Iran parliament rejects Rouhani's economic plans as hardline rivals gain clout
President grilled during session broadcast live, but lawmakers not convinced by his defence
Iran's parliament voted on Tuesday to reject President Hassan Rouhani's explanations for economic hardship after a dramatic grilling on live TV, a sign his pragmatic faction is losing sway to hardline rivals as new U.S. sanctions begin to bite.
The vote in parliament came two days after lawmakers sacked the minister of economy and finance and weeks after they sacked the labour minister, blaming them for the collapse of the rial currency and surging inflation.
Rouhani won two landslide elections on a platform of economic reform and opening Iran up to the outside world, and his pragmatic supporters have a majority in the parliament. But his reputation and political influence have taken a sharp hit as his promised economic gains have failed to materialise.
His highest profile achievement was to negotiate the lifting of financial sanctions on Iran in a 2015 deal with world powers over its nuclear program, but U.S. President Donald Trump pulled out in May and Washington has re-imposed sanctions.
Rouhani spoke out in parliament in defence of his economic record, blaming the country's woes on the U.S. sanctions rather than his team's management. But a majority of lawmakers voted to reject his explanation in four out of five areas.
There were conflicting reports about what would follow from the vote: several Iranian news agencies said Rouhani's case would now be referred to the judiciary, although the spokesperson for the parliamentary leadership, Behrouz Nemati, said lawmakers must hold further discussion before that would take place.
Rift between U.S., EU
The action in parliament is a further sign of how the Trump administration's decision to re-impose sanctions could affect Iran's leadership and its relationship with the outside world, potentially for decades to come.
Iran's rulers have been divided between a pragmatic faction that aims for better international relations, and hardliners who are wary of reforms. Trump's decision to abandon the nuclear deal was opposed by U.S. allies in Europe, who argued that he undermined Rouhani and strengthened the hands of the hardliners.
While Rouhani and his cabinet run Iran's day-to-day affairs, ultimate authority lies with the Supreme Leader, 79-year-old Ayatollah Ali Khamenei, who has been in power since 1989. Weakening the pragmatists now could affect the choice of Khamenei's successor.
We will not let this bunch of anti-Iranians in the White House be able to plot against us.- Hassan Rouhani, Iranian president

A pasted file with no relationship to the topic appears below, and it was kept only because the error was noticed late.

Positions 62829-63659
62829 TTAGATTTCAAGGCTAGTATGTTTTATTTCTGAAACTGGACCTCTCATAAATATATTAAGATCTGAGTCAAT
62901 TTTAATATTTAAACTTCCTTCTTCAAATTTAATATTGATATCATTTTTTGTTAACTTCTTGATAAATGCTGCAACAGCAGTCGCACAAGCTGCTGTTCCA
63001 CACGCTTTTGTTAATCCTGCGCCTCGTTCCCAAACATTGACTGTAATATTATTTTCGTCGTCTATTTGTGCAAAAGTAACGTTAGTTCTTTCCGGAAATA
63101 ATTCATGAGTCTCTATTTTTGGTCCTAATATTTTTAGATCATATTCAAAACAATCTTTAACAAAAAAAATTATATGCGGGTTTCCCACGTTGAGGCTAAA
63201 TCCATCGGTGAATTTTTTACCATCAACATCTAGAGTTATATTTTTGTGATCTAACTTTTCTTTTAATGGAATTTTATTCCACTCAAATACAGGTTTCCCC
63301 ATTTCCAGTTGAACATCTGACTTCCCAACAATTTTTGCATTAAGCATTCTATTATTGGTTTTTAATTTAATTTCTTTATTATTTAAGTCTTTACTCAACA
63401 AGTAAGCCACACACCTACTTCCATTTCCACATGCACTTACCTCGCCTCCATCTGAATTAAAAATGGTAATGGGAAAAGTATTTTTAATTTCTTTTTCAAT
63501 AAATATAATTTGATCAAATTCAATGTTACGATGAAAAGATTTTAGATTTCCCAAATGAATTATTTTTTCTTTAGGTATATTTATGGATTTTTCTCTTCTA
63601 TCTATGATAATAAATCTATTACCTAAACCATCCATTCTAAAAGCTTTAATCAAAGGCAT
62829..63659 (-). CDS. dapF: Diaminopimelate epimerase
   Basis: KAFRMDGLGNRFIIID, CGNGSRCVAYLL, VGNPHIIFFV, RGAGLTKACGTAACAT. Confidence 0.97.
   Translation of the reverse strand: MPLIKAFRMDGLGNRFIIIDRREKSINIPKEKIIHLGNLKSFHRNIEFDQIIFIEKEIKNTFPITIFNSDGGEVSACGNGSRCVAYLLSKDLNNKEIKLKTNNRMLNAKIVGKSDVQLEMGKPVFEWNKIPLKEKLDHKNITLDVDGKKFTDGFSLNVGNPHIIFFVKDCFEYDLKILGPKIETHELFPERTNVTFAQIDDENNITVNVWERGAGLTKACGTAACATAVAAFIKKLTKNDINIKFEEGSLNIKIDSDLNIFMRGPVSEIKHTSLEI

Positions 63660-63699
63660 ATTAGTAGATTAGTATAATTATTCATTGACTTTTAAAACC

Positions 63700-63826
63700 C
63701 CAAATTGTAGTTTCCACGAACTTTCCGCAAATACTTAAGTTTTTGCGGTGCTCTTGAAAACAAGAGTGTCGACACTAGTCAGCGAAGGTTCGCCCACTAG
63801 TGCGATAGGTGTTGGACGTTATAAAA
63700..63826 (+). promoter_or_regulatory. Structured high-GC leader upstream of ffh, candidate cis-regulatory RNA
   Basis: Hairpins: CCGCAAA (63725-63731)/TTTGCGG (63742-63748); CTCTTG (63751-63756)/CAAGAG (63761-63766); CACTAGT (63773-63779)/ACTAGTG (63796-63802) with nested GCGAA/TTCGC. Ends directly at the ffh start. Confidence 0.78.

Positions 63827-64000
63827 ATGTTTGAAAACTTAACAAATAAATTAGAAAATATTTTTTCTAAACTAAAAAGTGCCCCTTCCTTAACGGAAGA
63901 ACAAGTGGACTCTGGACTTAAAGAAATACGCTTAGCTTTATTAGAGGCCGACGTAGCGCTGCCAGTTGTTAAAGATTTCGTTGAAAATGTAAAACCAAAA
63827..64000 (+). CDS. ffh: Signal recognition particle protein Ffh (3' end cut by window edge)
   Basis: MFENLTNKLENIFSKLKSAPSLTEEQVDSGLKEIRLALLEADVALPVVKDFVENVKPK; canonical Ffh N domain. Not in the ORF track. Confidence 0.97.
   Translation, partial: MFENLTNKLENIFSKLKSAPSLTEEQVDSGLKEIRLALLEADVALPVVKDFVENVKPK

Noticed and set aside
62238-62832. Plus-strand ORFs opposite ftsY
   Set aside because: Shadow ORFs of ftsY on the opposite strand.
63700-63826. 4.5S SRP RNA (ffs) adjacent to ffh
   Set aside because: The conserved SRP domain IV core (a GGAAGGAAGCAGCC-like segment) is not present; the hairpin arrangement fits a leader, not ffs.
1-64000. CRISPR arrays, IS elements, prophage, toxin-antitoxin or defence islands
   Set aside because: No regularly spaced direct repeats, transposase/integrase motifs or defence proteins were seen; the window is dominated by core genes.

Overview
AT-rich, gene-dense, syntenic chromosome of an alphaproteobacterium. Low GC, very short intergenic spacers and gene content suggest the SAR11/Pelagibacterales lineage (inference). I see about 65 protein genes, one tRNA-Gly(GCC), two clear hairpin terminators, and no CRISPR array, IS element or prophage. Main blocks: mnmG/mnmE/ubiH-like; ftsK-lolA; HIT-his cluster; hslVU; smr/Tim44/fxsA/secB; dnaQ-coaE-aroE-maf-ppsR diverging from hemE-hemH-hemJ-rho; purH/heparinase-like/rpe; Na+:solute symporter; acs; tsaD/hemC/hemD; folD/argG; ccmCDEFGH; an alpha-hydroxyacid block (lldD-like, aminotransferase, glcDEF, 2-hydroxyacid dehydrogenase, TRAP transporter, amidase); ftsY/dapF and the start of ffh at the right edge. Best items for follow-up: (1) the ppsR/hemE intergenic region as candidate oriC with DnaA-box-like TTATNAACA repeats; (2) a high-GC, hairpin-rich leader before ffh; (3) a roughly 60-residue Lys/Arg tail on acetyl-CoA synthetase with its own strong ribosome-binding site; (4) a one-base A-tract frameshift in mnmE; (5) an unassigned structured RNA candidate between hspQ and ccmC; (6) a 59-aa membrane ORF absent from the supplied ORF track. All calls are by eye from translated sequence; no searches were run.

For now, Rouhani's own position appears safe. The judiciary could determine that he broke the law and parliament has the power to impeach him, but experts on Iranian politics say power struggles are more likely to play out indirectly.
"The parliament's move is politically motivated and indicates that tensions would increase in the Islamic Republic in coming months," Saeed Laylaz, an Iranian economist, told Reuters by telephone from Tehran.
"Iranian political factions have always used international issues to pursue their domestic gains," he added.
After the sacking of the two ministers this month, Tasnim news agency reported that 70 lawmakers had signed a motion to impeach a third: the minister of industry, mines and business.
Rouhani has bowed to pressure and fired the head of the central bank. A deputy central bank governor was arrested by the judiciary on corruption charges in a crackdown that also saw foreign exchange dealers rounded up.
'U.S. plot against the Islamic Republic'
The lawmakers asked Rouhani on Tuesday about five subjects: unemployment, slow economic growth, the fall of the rial, cross-border smuggling, and the lack of access by Iranian banks to global financial services. The parliament found only Rouhani's answer about banks satisfactory.
"I want to assure the Iranian nation that we will not allow the U.S. plot against the Islamic Republic to succeed," Rouhani told parliament. "We will not let this bunch of anti-Iranians in the White House be able to plot against us."
Iran's official unemployment rate is 12 per cent, with youth unemployment as high as 25 per cent in a country where most of the 80 million population is under 30. The rial has lost more than two-thirds of its value in a year.
Iran's economy has suffered not only from sanctions but also from pervasive corruption and the concentration of its wealth and trade in the hands of big firms controlled by the hardline Revolutionary Guards military force.
Washington imposed a new round of sanctions in August targeting Iran's trade in gold and other precious metals, its purchases of U.S. dollars and its car industry. Worse is yet to come, with a new round of sanctions to be imposed in November that Washington says aims to cut Iran's oil exports to zero.
The plunge in the currency and soaring inflation have sparked sporadic demonstrations against profiteering and corruption, with many protesters chanting slogans against both the government and Khamenei.
Rouhani said such anti-government protests had encouraged Trump to try to provoke more unrest by harming Iran's economy.
"The protests tempted Trump to withdraw from the nuclear deal," he said, asking lawmakers to support his cabinet and not add to anti-government sentiment.
Although the economic problems were critical, Rouhani said: "More important than that is that many people have lost their faith in the future of the Islamic Republic and are in doubt about its power."